"Life becomes easier when you learn to accept the apology you never got."
To stop being angry or frustrated, find the conflict between your expectations or desires and reality, and change either your expectations or reality. Remember, though, you can only change yourself, not others.
Why am I so frustrated?
I went through a period of my life I call my "monk years." I spent these years in intense introspection. One of the first things I pondered was a small frustration I had with a friend.
My friend Sam was always late. Sometimes it was only five minutes; other times it was forty-five minutes. It drove me nuts. No matter how much I reminded, cajoled, or ranted about it, he was always late. My realization about frustration came when I asked myself why his tardiness bothered me. "Because I expect him to be somewhere at a specific time, it screws up my plans when he's not," I said to myself.
And there it was: I expected him to be prompt. Reality was that he was not. That conflict was my frustration. If I remove that conflict, my frustration should disappear with it.
Doctor, change thyself
So obviously I just needed to change my friend and I would be fine. But I had already tried that. My attempts to get him to change only increased my frustration because I expected him to change. It also put extra strain on our friendship.
It took me awhile to realize that the only thing that I can change is me. I can change my expectations of Sam. I can expect him to arrive late. I can make my plans (and how I inform him of my plans) differently to compensate.
I have found in most cases it is my expectations that have to change. That is not to say that all expectations should be changed. For example if you are being harassed at work, you shouldn’t just accept it. You should expect to be treated with respect.
However, if the person doesn't respond to a simple explanation that the behavior makes you uncomfortable, you should expect the person who is harassing you to continue. Yes, you must expect them to continue, because you can't change them, or force them to change.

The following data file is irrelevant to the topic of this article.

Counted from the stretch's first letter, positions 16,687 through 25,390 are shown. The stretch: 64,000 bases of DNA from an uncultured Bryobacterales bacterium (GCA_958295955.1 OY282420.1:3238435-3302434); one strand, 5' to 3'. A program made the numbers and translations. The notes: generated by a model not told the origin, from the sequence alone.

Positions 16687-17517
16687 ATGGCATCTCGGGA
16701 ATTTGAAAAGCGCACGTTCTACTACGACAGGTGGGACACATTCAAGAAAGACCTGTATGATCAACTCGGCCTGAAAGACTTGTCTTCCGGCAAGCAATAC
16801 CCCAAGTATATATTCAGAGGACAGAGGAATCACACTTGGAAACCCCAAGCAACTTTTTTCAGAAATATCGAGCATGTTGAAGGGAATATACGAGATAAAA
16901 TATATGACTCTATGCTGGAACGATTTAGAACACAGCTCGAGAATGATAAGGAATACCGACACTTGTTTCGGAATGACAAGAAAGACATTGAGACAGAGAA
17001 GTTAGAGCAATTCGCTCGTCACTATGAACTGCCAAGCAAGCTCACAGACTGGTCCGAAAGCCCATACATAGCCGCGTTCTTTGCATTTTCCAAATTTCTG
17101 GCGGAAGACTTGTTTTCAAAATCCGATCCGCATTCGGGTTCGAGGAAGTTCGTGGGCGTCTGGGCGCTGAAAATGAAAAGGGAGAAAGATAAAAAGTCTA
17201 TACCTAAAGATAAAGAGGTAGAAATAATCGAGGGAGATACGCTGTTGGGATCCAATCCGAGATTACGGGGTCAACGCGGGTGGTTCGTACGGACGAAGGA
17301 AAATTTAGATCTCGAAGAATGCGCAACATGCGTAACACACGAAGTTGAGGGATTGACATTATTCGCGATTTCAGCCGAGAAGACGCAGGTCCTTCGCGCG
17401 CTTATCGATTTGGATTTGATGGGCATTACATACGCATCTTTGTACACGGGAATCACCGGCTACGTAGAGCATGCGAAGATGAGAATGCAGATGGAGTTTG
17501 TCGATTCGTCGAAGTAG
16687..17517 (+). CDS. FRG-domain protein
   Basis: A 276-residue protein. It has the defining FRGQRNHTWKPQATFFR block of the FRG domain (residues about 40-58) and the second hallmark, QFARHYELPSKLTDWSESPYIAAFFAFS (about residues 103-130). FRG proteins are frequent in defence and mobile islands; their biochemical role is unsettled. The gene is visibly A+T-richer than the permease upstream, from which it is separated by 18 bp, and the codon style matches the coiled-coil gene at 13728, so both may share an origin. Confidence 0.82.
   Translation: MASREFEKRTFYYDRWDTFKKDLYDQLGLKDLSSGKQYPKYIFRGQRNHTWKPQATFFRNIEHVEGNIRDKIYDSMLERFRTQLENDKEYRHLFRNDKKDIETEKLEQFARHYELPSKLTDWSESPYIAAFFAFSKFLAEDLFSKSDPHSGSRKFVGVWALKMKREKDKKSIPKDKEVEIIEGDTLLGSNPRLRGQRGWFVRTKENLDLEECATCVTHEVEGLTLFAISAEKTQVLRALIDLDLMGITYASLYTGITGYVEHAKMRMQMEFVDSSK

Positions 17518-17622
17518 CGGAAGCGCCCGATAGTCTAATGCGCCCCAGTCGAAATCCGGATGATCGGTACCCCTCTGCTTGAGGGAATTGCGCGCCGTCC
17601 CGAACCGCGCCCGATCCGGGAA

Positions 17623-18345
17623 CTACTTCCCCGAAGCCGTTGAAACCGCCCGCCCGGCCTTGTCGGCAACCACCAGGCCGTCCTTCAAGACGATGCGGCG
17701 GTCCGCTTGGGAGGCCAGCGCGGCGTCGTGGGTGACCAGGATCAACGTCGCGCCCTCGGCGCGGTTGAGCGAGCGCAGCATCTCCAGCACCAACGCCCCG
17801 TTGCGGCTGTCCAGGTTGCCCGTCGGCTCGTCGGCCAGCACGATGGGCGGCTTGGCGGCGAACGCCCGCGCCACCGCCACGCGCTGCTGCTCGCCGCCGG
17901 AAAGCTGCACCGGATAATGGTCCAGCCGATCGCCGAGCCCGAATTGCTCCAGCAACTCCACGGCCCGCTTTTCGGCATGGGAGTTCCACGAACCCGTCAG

You must change your reality. In this example the reality that needs changing is contact between you and the harasser. You might achieve this through your employer, however if not, you should find new employment.
Frustration's ugly sister "anger"
As my introspection progressed to more intense issues, I realized that my anger, hatred and many other negative emotions are just more intense variations of frustration. At their core is that conflict between expectation and reality.
I was engaged in my early twenties. Eventually we split up due to irreconcilable differences; she wanted to sleep with other people and I didn't want her to.
It took me awhile to get past the intensity of the emotions to realize that their source was based in the conflict between my expectations of fidelity and the reality that she wasn't. Now that we'd been apart for several years (the reality had changed) I should be good as gold, but I wasn't.
If you look at the phrasing of the conflict above (my expectations of fidelity and the reality that she wasn't), you'll see that the reality in conflict was not our continuation as a couple, but the fact that she was unfaithful. That reality could never change; it is an event.
The answer was to retroactively change my expectations. A better word might be acceptance. No matter how you say it, the fact was that I needed to change to release the anger.
Saying is easy, doing is hard
This understanding of frustration has helped me immensely. While it doesn't make the doing any easier, it is the start of the resolution. The alternative is just being frustrated, or angry, without any understanding or hope for resolution.